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Haskell Job Queues: An Ultimate Guide

Last updated: 30 Apr, 2020

Table of Contents

  1. Motivation
  2. A note about storage backends for job-queues
  3. Feature-set of odd-jobs
  4. Discussing alternatives to OddJobs
    1. hworker: A reliable at-least-once job queue built on top of redis
    2. jobqueue: A job queue library
    3. mongodb-queue: message queue using MongoDB
    4. postgresql-simple-queue: A PostgreSQL backed queue
    5. redis-job-queue: Simple priority job queue backed by Redis
    6. yesod-job-queue: Background jobs library for Yesod
  5. Breakdown of packages
    1. Haskell job queues that could be alternatives to OddJobs
    2. Job queues (or task queues) that are dependent on an unusual (or proprietary) data-store
    3. In-memory queues, or data-structures, or completely irrelevant
  6. Footnotes

Motivation

This first version of this document was a text file where I was jotting down notes as I was searching for a job-queue in Haskell, to be deployed at Vacation Labs. I couldn’t find anything that fit our requirementss, which were otherwise being fulfilled by delayed_job on the Rails side of things.

This led to the development of odd-jobs, which has been used in production since 2016 at Vacation Lab, and is now in the process of being open-sourced.

Now, this document serves two purposes:

  1. A feature-comparison between odd-jobs and other, similar, libraries
  2. A quick guide for other people searching for similar job-queues

    If you are searching for a job-queue, please read the secion on storage backends before making a decision.

A note about storage backends for job-queues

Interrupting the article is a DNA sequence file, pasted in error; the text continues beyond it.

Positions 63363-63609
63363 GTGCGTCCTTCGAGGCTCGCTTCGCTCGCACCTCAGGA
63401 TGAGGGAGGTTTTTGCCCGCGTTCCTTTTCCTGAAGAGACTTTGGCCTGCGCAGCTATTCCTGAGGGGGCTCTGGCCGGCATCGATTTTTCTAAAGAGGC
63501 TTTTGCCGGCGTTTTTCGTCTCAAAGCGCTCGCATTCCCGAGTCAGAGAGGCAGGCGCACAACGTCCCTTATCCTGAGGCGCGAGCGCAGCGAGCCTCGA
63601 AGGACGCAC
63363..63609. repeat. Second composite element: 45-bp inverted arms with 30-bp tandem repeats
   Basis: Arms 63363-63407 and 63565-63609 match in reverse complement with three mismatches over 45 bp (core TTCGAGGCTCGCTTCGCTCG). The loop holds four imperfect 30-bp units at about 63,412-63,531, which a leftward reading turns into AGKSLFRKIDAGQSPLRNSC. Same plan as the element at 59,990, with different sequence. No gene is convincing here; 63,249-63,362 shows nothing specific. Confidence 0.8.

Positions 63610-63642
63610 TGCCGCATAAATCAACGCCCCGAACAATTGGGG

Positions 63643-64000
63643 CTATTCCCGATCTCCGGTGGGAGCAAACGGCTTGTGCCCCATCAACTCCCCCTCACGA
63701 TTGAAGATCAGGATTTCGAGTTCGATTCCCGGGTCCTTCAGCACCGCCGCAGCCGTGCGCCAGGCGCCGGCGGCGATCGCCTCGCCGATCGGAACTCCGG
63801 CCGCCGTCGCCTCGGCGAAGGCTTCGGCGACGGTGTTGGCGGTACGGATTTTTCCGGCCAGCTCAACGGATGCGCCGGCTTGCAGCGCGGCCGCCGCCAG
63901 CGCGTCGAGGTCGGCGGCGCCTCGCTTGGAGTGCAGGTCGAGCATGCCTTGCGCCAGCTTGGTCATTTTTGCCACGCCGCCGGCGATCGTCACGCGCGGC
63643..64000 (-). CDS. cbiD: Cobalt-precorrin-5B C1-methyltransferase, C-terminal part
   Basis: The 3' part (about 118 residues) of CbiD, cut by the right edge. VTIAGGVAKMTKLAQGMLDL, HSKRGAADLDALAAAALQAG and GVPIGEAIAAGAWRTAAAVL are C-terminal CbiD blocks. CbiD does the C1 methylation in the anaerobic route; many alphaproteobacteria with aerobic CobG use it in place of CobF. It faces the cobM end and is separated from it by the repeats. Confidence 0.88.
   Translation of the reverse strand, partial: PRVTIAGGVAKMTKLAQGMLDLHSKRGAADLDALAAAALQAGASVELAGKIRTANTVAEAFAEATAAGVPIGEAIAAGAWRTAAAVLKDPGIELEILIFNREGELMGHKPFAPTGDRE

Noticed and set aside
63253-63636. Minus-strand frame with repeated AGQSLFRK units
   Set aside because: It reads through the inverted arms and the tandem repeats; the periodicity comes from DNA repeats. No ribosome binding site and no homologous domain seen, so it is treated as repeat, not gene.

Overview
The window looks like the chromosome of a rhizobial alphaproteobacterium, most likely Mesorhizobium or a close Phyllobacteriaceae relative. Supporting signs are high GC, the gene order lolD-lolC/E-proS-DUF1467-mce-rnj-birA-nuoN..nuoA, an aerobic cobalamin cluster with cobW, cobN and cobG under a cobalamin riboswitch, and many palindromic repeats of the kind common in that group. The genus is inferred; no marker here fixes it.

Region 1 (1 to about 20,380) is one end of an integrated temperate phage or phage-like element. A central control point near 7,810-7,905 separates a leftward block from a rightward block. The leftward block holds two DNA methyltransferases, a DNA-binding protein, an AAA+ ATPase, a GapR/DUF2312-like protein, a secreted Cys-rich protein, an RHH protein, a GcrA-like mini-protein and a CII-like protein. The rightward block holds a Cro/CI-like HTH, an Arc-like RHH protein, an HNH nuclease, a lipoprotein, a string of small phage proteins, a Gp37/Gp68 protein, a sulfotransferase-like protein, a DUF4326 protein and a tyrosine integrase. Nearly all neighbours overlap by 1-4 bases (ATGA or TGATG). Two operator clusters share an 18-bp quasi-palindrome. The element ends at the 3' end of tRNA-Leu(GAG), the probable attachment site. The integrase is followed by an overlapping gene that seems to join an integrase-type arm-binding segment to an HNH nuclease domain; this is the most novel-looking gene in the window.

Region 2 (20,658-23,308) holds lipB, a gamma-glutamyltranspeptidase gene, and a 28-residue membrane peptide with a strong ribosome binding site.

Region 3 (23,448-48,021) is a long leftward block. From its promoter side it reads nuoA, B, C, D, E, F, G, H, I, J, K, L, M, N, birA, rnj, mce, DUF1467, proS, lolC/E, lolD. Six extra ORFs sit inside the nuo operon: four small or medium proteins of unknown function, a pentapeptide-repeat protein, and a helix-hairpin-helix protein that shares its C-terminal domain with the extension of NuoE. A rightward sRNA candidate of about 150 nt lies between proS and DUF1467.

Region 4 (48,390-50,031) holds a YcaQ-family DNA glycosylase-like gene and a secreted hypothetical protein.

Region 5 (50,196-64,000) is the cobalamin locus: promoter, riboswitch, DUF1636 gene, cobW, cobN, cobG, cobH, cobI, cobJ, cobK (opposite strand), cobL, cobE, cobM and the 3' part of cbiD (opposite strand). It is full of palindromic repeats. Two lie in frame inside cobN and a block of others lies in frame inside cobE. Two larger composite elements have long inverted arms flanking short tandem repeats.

Even though Haskell has a great support for concurrency, do NOT simply forkIO to create threads for long-running (or retryable) actions/computations. It seems like the simplest thing to do, but it doesn’t address a number of real-life concerns:

  • What happes when the main Haskell process itself crashes (most likely on some FFI call, or a lazy accumulation of thunks causes it to run out of memory)?
  • What happens to all those in-memory threads if you need to deploy a new version of your app?
  • What happens if your server cannot handle the load and it needs to offload expensive actions/computations to some other machine?

The recommended way, is to offload such tasks to a queue with persistent storage, and then fork multiple threads to process each item in the queue. This is precisely what job-queues do.

However, please do not over-engineer your queue storage-backend. One doesn’t need Kafka, RabbitMQ, ActiveMQ, etc. for most use-cases. In all probability your app is already using an RDBMS. It’s perfectly capable of being used as a job-queue.

  • No, it is not a bad idea to use an RDBMS as a job/message queue. Postgres has been used to run 10,000 jobs per second. By using existing components already in production, you’ll be saving yourself a lot of dev-ops pain (and cost as well)
    • This also allows you to enqueue jobs in the same DB transaction as the larger action, thus simplifying error-handling and transaction rollbacks.
  • Once you start hitting the scalability limits of an RDBMS, consider using something like Redis. If your application is already achieving some reasonable scale, in all probability, you’ve already introduced Redis for caching. Use it for the job-queue, we well.
    • As a caveat, don’t introduce Redis just for the job-queue – your RDMBS is good enough.
    • By introducing Redis you’re giving up the transactional guarantees mentioned earlier.
  • If your scalability requirements are still not met, only then, should you look at the highly (and horizontally) scalable messaging systems.

Feature-set of odd-jobs

Library odd-jobs
Backend PostgreSQL
Storage format JSON
Logging Structured logging (with default functions for simple text logging)
Execution timeout Yes
Schedule jobs for execution in the future Yes
Cron-like job-scheduling No
Job retries Yes
Graceful shutdown 1 Yes
Concurrency control Yes - via ConcurrencyControl
Multiple queues WIP
Documentation Hopefully, good enough :-)
CLI Library Yes
Web/admin UI WIP
Used in production? Used in production at Vacation Labs since 2016

Discussing alternatives to OddJobs

hworker: A reliable at-least-once job queue built on top of redis

Library hworker
Backend Redis
Storage format JSON
Logging Plain-text only
Execution timeout No
Schedule jobs for execution in the future No
Cron-like job-scheduling No